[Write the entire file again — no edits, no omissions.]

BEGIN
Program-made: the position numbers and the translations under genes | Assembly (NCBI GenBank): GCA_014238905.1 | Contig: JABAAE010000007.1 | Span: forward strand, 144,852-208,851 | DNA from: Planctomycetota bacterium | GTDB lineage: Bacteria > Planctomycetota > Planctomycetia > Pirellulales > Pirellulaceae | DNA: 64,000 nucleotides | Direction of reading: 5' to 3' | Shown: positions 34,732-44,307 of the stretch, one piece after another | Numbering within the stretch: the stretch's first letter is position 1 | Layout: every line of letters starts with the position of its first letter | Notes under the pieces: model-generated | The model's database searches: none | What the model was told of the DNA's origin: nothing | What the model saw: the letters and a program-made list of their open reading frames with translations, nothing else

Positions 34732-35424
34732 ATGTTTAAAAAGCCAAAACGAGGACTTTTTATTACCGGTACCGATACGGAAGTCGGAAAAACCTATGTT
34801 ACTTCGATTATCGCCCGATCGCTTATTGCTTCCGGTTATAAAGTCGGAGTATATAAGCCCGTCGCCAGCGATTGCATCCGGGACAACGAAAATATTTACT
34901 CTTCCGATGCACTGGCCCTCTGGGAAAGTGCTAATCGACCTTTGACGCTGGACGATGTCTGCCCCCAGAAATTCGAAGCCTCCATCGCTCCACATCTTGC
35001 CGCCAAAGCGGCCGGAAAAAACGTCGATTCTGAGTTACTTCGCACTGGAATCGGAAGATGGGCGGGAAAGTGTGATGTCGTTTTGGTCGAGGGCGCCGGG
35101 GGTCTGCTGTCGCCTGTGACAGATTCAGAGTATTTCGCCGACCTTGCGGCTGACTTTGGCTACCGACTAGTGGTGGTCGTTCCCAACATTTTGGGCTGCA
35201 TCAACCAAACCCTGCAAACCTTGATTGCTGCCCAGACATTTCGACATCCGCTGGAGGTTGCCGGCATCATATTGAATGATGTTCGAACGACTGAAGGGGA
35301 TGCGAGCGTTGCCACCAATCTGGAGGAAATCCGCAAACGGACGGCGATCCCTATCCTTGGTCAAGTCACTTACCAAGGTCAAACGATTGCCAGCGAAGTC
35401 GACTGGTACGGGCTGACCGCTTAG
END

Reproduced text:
Program-made: the position numbers and the translations under genes | Assembly (NCBI GenBank): GCA_014238905.1 | Contig: JABAAE010000007.1 | Span: forward strand, 144,852-208,851 | DNA from: Planctomycetota bacterium | GTDB lineage: Bacteria > Planctomycetota > Planctomycetia > Pirellulales > Pirellulaceae | DNA: 64,000 nucleotides | Direction of reading: 5' to 3' | Shown: positions 34,732-44,307 of the stretch, one piece after another | Numbering within the stretch: the stretch's first letter is position 1 | Layout: every line of letters starts with the position of its first letter | Notes under the pieces: model-generated | The model's database searches: none | What the model was told of the DNA's origin: nothing | What the model saw: the letters and a program-made list of their open reading frames with translations, nothing else

Positions 34732-35424
34732 ATGTTTAAAAAGCCAAAACGAGGACTTTTTATTACCGGTACCGATACGGAAGTCGGAAAAACCTATGTT
34801 ACTTCGATTATCGCCCGATCGCTTATTGCTTCCGGTTATAAAGTCGGAGTATATAAGCCCGTCGCCAGCGATTGCATCCGGGACAACGAAAATATTTACT
34901 CTTCCGATGCACTGGCCCTCTGGGAAAGTGCTAATCGACCTTTGACGCTGGACGATGTCTGCCCCCAGAAATTCGAAGCCTCCATCGCTCCACATCTTGC
35001 CGCCAAAGCGGCCGGAAAAAACGTCGATTCTGAGTTACTTCGCACTGGAATCGGAAGATGGGCGGGAAAGTGTGATGTCGTTTTGGTCGAGGGCGCCGGG
35101 GGTCTGCTGTCGCCTGTGACAGATTCAGAGTATTTCGCCGACCTTGCGGCTGACTTTGGCTACCGACTAGTGGTGGTCGTTCCCAACATTTTGGGCTGCA
35201 TCAACCAAACCCTGCAAACCTTGATTGCTGCCCAGACATTTCGACATCCGCTGGAGGTTGCCGGCATCATATTGAATGATGTTCGAACGACTGAAGGGGA
35301 TGCGAGCGTTGCCACCAATCTGGAGGAAATCCGCAAACGGACGGCGATCCCTATCCTTGGTCAAGTCACTTACCAAGGTCAAACGATTGCCAGCGAAGTC
35401 GACTGGTACGGGCTGACCGCTTAG